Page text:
I’ll Share

I’ve lost. 3 times I’ve lost. 3 children in heaven now. I’ll see them again one day.

But I’ve gained.

A full pregnancy, a c-section with no complications, 2 full size boys with no health issues, all of us discharged on day 4 of their lives, no NICU, healthy, happy boys. I’ve gained a nanny that doesn’t just come to my home and care for my sons, but loves them.

We made it nearly a year now, with only minor illnesses. I’ve held my children in my arms every day for a year.

What I have is increasingly become uncommon to me. I know more and more women that lose a child, that lose twins, that can’t carry a child. I’m surrounded by these hurting women and it puts me in a precarious position.

I’ve been there. I know there’s nothing I can say. I don’t rub my children in their faces, and I try to always listen while I hurt with them. I’m a fixer.

But I can’t fix this or help this.

I’m constantly looking for God’s place for me in this. I feel surely there is purpose here. I don’t know what it is yet, but I do know that…

I’ll share my kids. I know it’s not the same. But I have two happy boys full of love and anyone is free to spend time with them and love on them.

I’ll share the hugs & kisses.

I’ll share.

It may be all I can do right now, but if you want to be a part of their lives, be there. They will love you.


The Time Between

I have two children, two sons. Neither child was ever the only child, such is the nature of twins. After being induced at 37 weeks, and being in labor 20 hours, dilating enough, and my children still not coming; we were taken back for a cesarean section.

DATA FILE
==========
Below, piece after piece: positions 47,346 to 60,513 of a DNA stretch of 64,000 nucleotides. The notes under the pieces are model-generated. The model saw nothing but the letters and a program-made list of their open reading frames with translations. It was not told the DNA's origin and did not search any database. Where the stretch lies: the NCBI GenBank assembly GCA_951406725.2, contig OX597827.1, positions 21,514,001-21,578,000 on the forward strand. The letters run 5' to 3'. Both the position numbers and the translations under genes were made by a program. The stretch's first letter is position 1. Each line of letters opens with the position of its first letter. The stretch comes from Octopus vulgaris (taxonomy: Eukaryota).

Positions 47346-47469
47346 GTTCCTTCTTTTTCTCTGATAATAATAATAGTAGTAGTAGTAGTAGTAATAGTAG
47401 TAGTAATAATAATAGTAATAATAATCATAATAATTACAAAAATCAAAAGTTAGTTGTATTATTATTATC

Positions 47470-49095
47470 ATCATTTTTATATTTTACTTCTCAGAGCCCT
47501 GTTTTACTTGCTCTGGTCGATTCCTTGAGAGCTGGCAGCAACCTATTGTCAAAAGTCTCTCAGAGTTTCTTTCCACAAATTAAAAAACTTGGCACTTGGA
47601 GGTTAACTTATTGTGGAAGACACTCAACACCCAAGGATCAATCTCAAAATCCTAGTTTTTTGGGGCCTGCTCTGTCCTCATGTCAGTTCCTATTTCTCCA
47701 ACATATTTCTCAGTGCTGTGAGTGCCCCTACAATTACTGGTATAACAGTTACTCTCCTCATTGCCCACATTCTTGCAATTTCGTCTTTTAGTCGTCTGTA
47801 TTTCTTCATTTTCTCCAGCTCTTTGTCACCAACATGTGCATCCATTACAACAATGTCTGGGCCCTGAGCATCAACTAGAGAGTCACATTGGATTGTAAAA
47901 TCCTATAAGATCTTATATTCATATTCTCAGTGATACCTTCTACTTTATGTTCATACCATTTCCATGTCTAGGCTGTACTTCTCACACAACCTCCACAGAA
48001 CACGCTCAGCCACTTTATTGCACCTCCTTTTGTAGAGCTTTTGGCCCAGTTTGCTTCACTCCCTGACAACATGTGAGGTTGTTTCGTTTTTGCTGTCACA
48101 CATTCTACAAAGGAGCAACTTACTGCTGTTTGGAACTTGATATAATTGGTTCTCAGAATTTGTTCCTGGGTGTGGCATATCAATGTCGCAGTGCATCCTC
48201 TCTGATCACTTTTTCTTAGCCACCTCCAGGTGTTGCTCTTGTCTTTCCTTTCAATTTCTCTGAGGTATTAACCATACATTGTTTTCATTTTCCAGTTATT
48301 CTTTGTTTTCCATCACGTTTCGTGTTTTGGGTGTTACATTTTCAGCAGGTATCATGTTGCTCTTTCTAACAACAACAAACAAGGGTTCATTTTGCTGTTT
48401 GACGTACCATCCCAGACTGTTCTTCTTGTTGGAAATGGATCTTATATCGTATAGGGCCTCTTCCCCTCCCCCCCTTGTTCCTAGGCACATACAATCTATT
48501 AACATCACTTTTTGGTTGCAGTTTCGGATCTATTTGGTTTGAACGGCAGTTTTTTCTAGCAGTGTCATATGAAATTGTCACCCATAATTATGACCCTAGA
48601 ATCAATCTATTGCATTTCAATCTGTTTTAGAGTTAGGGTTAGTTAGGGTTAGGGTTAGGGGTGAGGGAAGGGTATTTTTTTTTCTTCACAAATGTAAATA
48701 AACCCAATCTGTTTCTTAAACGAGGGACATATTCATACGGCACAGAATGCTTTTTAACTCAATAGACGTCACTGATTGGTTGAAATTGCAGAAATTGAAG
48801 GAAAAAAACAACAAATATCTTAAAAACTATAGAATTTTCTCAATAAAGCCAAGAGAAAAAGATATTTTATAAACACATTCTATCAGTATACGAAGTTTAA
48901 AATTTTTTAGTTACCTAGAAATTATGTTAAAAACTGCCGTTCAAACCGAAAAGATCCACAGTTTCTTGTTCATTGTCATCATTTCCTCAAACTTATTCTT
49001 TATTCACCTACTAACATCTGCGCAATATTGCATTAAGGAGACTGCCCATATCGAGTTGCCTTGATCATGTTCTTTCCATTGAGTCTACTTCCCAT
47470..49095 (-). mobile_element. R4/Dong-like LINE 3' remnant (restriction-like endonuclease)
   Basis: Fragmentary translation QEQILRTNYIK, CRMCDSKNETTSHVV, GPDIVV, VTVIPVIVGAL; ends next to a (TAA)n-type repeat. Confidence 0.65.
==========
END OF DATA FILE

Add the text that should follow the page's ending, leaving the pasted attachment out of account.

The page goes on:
I have no regrets about it. I believe you reach a point in labor, possibly before, where you release control & only want what’s best for your child(ren). I had a wonderful epidural and a great team of professionals the whole time. I got sick before the cut because (surprise, surprise) I’m allergic to various anesthesia. I remember it all so clearly. I remember shaking from the medicine and lying spread out on the table with Nathan on my left and the anesthesia technician rubbing my head. I remember them saying I lost a liter of blood.

& then there was Lincoln.

That’s my son. My happy, busy, joyous son. At 12:13 a.m., wiggling fiercely in Dr. Schlechter’s hands. Perfectly healthy. I didn’t cry, but the technician said, “Honey, breathe, you have to breathe.” I’d stopped breathing as he took his first breaths, and I hadn’t even realized. Time stopped right there. Right then, when my son was born, everything just stopped. It felt like the operating room moved in slow motion.

& then in fast forward as they handed Lincoln to Nathan. I’d never seen Nathan’s face look like that. The time between I believe is a unique experience to multiple moms. Most parents have months or years between their children. Their first born is a true first child and experiences their parents’ alone, my children do not really know this experience.

I just had a son…but I was still on the table. While I had joy to see my son, it was fleeting, and gone as he moved out of my line of sight. More doctors and nurses approached the table, splatters of blood hit my doctor. The time between, filled with concerned faces. I watched them all. Scrutinizing expressions, waiting for the cry, or the look of success.

I had a Lincoln, but he wasn’t with me anymore. He was being cleaned up. My baby wasn’t with me. My other baby, still unborn, struggling. How can a mother feel joy & panic at the same time?

It was the worst 3 minutes of my life.

& then there was Logan.

& time stopped again. At 12:16 a.m. “He was really hiding out in there.” My healthy son, my quiet, goofy, musically-inclined little guy. Immediately hungry from the start. His skin was darker, I remember repeating myself many times asking, “Is he okay? Is he breathing okay?” But his skin lightened with each passing minute. He was okay.